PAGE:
I need complex gradient rules.

Let's say you want to deal with values of arbitrary magnitude and use one color gradient for negative values, and then two more color gradients for the top and the bottom 50% of positive values. You can't specify this behaviour using a single list of gradients, so a gradient tree has to created. You can put one GradientRule object inside another, so the code is similar to the previous examples. Again, the library lets you specify is little as possible. Border colors and values will propagate from parent rules to children rules and vice versa. Border percentages won't, though, as each level of the tree has its own notion of what a percent is.
import com.google.maps.Color;
import com.google.maps.extras.gradients.GradientControl;
import com.google.maps.extras.gradients.GradientRule;
import com.google.maps.extras.gradients.GradientRuleList;

var g1:GradientRule = new GradientRule();
g1.maxValue = 0;
g1.minColor = Color.BLUE;

var g2:GradientRule = new GradientRule();
g1.maxPercent = 50;
g1.minColor = Color.RED;
g1.maxColor = 0xff8000;

// g1.maxColor does not have to be
// the same as g2.minColor,
// even though they lie on
// different sides of the same border

var g3:GradientRule = new GradientRule();
g2.minColor = Color.YELLOW;
g2.maxColor = Color.GREEN;

var ruleList:GradientRuleList =
    new GradientRuleList([g2, g3]);
var ruleList2:GradientRuleList =
    new GradientRuleList([g1, ruleList]);

var values:Array = [100, 200];
var gradientControl:GradientControl =
    ruleList2.applyGradientToValueList(values);

var input:Number = 122;
var color:Number = gradientControl.colorForValue(input);
The same rule can be specified in XML:
var xml:XML =
  <gradientRuleList>
    <gradientRule>
      <gradient>
        <minColor>0x0000ff</maxColor>
        <maxValue>0</minValue>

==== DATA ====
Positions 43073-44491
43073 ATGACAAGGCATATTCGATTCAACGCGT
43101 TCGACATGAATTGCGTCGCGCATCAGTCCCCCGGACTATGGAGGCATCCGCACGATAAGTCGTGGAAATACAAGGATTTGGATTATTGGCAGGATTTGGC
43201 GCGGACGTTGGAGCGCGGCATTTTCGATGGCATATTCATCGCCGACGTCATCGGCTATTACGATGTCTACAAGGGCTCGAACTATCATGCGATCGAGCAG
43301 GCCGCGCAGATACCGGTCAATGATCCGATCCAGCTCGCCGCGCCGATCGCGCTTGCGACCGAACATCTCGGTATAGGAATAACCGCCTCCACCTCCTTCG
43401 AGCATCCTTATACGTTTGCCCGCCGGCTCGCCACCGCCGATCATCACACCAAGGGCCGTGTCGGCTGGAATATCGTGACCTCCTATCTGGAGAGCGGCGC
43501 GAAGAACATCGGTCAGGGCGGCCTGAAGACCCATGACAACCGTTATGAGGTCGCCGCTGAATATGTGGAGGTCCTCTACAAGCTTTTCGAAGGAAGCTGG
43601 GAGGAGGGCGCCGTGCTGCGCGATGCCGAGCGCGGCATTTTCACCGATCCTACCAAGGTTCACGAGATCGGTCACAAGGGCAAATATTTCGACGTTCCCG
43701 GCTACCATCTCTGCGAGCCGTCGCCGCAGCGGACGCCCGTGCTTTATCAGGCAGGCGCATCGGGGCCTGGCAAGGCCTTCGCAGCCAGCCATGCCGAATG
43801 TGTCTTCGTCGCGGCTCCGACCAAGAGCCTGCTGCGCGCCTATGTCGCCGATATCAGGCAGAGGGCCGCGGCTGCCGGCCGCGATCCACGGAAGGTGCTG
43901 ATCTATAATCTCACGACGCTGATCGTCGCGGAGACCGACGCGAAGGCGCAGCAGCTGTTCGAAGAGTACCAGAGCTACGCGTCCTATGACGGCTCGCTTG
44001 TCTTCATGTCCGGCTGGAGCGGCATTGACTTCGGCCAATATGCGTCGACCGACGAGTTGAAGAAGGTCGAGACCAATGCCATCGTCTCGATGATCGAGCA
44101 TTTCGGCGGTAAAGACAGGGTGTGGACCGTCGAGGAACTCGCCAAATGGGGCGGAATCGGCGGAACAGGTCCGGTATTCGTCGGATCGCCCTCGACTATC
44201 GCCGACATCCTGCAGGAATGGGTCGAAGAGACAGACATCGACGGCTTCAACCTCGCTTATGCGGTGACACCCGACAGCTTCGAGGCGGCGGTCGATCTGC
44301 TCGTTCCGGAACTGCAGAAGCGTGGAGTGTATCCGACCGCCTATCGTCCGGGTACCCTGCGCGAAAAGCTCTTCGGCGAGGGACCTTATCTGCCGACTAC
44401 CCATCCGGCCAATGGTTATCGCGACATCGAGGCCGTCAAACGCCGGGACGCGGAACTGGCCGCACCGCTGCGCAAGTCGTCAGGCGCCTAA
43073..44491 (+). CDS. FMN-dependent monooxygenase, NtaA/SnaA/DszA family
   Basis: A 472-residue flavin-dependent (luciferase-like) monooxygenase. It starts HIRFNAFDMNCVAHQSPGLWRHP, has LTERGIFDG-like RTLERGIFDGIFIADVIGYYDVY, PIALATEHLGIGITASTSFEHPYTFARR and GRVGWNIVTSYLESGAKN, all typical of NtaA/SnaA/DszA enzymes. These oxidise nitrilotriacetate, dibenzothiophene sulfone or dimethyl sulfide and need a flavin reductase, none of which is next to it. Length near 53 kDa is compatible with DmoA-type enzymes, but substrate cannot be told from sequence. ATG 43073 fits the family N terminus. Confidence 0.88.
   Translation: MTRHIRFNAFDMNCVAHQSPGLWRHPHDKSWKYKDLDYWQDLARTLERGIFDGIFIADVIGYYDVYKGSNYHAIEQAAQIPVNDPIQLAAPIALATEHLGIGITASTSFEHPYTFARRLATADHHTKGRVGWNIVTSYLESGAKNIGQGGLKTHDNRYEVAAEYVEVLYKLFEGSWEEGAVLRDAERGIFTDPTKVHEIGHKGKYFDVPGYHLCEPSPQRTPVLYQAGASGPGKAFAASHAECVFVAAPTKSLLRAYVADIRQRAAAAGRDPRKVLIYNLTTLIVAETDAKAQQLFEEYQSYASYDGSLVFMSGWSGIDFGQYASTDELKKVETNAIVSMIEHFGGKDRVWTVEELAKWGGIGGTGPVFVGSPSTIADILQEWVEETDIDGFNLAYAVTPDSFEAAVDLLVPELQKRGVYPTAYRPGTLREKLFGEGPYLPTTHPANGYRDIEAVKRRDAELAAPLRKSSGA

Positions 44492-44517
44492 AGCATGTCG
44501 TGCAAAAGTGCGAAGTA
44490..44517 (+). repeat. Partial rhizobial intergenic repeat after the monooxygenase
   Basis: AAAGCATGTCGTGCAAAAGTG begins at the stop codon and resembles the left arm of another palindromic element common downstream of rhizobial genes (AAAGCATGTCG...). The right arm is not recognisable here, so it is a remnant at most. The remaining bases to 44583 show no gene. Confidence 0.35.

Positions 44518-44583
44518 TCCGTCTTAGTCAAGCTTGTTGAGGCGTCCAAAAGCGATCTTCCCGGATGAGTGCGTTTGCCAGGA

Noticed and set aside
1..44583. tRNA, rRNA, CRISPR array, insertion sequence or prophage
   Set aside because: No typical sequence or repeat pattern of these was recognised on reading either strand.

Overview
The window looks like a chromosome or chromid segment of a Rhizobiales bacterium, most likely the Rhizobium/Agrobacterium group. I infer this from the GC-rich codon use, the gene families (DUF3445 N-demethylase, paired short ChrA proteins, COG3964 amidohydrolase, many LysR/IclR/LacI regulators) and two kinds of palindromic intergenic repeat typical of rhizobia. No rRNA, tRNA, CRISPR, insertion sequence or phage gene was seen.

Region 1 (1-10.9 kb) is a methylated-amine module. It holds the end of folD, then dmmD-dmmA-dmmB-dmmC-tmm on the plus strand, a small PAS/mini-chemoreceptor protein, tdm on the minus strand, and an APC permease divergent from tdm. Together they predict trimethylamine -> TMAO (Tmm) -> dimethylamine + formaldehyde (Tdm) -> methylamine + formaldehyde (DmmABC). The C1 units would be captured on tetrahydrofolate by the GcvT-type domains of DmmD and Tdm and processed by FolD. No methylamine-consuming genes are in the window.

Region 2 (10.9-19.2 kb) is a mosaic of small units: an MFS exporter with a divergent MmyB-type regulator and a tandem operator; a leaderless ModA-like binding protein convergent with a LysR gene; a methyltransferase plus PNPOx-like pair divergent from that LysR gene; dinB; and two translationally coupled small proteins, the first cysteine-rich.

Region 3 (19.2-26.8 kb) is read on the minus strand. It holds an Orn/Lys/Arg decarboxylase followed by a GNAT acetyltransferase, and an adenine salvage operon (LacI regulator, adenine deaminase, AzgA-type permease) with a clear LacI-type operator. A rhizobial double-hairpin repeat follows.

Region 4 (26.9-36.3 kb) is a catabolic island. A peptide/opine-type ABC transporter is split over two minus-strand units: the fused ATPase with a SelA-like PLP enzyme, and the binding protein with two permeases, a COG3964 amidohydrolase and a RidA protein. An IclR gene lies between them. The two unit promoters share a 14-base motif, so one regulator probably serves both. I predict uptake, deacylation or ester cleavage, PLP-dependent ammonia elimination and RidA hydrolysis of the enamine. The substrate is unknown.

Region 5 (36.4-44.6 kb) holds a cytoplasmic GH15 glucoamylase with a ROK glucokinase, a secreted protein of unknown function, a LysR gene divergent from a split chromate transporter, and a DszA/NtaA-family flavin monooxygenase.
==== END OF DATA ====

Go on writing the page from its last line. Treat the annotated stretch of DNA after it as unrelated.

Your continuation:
</gradient>
    </gradientRule>
    <gradientRule>
      <gradientRuleList>
        <gradientRule>
          <gradient>
            <minColor>0xff0000</minColor>
            <maxColor>0xff8000</maxColor>
            <maxPercent>50</maxPercent>
          </gradient>
        </gradientRule>
        <gradientRule>
          <gradient>
            <minColor>0xffff00</minColor>
            <maxColor>0x00ff00</maxColor>
          </gradient>
        </gradientRule>
      </gradientRuleList>
    </gradientRule>
  </gradientRuleList>;

  var ruleList:GradientRuleList =
      GradientRuleList.fromXML(xml);

Why have both GradientRule and GradientControl objects?

Why do we bother with having separate GradientRule objects for specifying gradient rules and GradientControl objects for calling the rules? It's necessary because this separations lets us specify gradient rules independent of specific value ranges. Some applications would want to say "use one color for the bottom 20% of the values and another color for the top 80%", so tying rules to specific values is too restrictive. On the other hand, by the time you have to calculate the colors, you need to know the actual value range that you are operating across. This is somewhat similar to the separation between classes and instances in OOP.

Please feel free to propose a simpler implementation.